In 1989, Wallace White profiled Sylvia Earle, the famend marine biologist and deep-sea diver, in The New Yorker. On the time, Earle was the world’s best-known marine scientist; her dive to 12 hundred and fifty ft in a Jim go well with, close to Oahu, set a girls’s depth file and earned her the nickname Her Deepness. She additionally grew to become legendary for her fearlessness—at one level delivering a pointy kick to the snout of a shark that occurred to swim a bit too shut whereas she was scuba-diving. Earle’s daring, enterprising nature has influenced a number of generations of feminine explorers. This week, we’re bringing you a number of items on intrepid adventurers and noteworthy feats. In “The Man Who Walks on Air,” Calvin Tomkins writes in regards to the high-wire artist Philippe Petit and contemplates his astonishing acts of wire strolling. In “No Obstacles,” Alec Wilkinson explores the start of parkour, in France. In “Musher,” Susan Orlean profiles Susan Butcher, who, in 1986, grew to become the second lady to win the Iditarod Path Sled Canine Race, in Alaska. Francis Steegmuller examines the fascinating profession of a trapeze artist who served as a muse for Jean Cocteau, and Mark Levine stories on the putting exploits of the skateboarder Tony Hawk. Namwali Serpell revisits the legacy of a Zambian schoolteacher and “Afronaut” who dreamed of bringing his nation into the house race. In “The White Darkness,” David Grann chronicles Henry Worsley’s arduous and monumental treks throughout Antarctica. Lastly, in “High of the World,” Lauren Collins recounts the lifetime of Barbara Hillary, the primary African-American lady to succeed in each the North and South Poles. Taken collectively, these items supply an intriguing take a look at the lives of those that dare to enterprise past the atypical.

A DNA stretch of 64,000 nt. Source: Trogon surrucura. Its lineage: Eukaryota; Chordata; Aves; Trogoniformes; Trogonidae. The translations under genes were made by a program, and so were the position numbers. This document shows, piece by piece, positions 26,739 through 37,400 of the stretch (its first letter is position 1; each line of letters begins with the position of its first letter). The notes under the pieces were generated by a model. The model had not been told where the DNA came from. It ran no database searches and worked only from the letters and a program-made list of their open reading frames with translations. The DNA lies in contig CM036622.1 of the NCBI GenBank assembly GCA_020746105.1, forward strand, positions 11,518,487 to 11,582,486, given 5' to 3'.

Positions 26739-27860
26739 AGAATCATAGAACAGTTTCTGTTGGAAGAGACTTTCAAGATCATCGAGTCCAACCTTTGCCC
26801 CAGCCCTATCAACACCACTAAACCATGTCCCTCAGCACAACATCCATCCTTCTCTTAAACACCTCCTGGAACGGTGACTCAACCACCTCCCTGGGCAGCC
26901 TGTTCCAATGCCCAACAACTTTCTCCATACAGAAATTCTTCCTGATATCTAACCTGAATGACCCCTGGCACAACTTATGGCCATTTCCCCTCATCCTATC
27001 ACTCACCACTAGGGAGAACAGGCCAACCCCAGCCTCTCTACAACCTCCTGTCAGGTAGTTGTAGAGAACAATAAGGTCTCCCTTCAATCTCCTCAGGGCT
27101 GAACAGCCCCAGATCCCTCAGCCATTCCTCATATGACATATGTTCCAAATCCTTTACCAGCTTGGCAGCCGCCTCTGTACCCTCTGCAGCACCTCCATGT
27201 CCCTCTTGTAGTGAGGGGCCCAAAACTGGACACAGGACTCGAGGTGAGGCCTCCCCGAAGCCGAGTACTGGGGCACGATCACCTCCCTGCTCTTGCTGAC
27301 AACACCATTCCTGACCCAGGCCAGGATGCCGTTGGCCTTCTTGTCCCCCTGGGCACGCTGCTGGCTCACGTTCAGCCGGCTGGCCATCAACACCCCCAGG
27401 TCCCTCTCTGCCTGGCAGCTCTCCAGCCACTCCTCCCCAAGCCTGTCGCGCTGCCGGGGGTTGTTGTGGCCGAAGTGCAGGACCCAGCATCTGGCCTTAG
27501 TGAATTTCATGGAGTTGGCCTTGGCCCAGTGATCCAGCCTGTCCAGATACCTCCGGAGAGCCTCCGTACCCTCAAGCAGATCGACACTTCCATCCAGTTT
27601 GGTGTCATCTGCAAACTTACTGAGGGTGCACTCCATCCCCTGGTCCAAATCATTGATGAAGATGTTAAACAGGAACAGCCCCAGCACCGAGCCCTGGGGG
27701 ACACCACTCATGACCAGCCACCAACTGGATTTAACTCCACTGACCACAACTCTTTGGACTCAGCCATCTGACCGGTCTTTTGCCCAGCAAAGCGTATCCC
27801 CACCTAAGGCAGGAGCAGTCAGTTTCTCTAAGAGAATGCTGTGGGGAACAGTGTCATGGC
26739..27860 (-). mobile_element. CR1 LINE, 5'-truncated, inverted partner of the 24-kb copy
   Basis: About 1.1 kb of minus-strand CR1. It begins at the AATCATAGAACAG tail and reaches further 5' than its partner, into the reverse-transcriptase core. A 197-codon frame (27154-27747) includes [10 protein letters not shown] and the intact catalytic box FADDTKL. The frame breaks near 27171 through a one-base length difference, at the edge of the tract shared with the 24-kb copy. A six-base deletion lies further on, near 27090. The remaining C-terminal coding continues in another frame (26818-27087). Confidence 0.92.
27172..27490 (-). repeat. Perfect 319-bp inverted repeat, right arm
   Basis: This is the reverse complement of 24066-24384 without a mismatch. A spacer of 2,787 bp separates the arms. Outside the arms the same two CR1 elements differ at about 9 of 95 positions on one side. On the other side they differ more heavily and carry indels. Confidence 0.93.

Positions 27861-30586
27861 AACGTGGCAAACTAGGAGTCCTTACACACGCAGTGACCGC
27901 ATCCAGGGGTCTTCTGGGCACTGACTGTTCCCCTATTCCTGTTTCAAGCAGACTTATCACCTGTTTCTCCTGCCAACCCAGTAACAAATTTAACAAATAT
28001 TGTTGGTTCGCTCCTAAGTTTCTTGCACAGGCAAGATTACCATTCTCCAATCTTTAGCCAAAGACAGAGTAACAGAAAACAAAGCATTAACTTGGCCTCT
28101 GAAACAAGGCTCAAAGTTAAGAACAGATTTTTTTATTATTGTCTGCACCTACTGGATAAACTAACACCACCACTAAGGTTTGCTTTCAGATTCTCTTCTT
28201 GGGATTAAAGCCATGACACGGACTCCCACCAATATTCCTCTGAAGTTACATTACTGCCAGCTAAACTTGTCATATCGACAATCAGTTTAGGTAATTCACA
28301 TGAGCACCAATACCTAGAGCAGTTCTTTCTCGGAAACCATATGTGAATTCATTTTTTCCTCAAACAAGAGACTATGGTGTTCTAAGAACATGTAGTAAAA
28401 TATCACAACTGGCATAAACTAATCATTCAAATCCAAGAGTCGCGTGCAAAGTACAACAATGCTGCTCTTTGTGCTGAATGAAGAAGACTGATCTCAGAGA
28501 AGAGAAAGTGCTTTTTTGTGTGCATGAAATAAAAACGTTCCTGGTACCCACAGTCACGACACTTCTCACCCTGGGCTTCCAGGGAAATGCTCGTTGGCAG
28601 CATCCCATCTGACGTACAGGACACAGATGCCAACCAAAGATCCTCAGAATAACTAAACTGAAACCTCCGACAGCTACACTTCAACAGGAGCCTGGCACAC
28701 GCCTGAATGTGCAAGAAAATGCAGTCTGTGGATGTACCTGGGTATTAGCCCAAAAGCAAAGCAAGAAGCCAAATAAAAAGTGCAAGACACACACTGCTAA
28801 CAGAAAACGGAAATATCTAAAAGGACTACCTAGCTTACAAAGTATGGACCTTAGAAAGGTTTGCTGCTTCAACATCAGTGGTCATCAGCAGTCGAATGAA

— Erin Overbey, archive editor
Sylvia Earle’s underwater explorations.
Philippe Petit is about to carry out the best present of his life. Is it artwork?
Navigating the world by leaps and bounds.
Susan Butcher, Iditarod champion.
How Barbette and his trapeze as soon as dominated vaudeville.
Tony Hawk—half Michael Jordan, half Evel Knievel—is the star of a multimillion-dollar business that also can’t shake its outlaw picture.
On the top of the Chilly Warfare, a schoolteacher launched the Zambian House Program with a dozen aspiring teen-age astronauts. Was he unfairly mocked?
At fifty-five, Henry Worsley started a solitary trek throughout Antarctica. It grew to become a singular take a look at of character.
A seventy-five-year-old explorer returns from the North Pole.